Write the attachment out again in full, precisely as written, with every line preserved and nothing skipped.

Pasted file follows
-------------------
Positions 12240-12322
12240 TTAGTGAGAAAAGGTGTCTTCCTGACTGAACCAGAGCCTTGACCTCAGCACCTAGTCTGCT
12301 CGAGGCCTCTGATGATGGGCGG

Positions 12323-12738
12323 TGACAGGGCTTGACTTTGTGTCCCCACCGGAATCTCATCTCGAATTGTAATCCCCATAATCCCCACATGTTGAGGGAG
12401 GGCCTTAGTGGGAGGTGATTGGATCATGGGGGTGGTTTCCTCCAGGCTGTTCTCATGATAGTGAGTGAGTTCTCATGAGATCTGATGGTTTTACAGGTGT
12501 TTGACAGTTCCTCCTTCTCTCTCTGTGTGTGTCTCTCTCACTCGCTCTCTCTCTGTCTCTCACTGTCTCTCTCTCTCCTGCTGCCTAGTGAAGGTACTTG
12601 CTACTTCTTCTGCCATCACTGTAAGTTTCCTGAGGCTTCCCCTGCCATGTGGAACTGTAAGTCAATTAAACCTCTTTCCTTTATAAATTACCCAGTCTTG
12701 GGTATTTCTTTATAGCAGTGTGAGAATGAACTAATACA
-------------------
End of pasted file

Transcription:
Positions 12240-12322
12240 TTAGTGAGAAAAGGTGTCTTCCTGACTGAACCAGAGCCTTGACCTCAGCACCTAGTCTGCT
12301 CGAGGCCTCTGATGATGGGCGG

Positions 12323-12738
12323 TGACAGGGCTTGACTTTGTGTCCCCACCGGAATCTCATCTCGAATTGTAATCCCCATAATCCCCACATGTTGAGGGAG
12401 GGCCTTAGTGGGAGGTGATTGGATCATGGGGGTGGTTTCCTCCAGGCTGTTCTCATGATAGTGAGTGAGTTCTCATGAGATCTGATGGTTTTACAGGTGT
12501 TTGACAGTTCCTCCTTCTCTCTCTGTGTGTGTCTCTCTCACTCGCTCTCTCTCTGTCTCTCACTGTCTCTCTCTCTCCTGCTGCCTAGTGAAGGTACTTG
12601 CTACTTCTTCTGCCATCACTGTAAGTTTCCTGAGGCTTCCCCTGCCATGTGGAACTGTAAGTCAATTAAACCTCTTTCCTTTATAAATTACCCAGTCTTG
12701 GGTATTTCTTTATAGCAGTGTGAGAATGAACTAATACA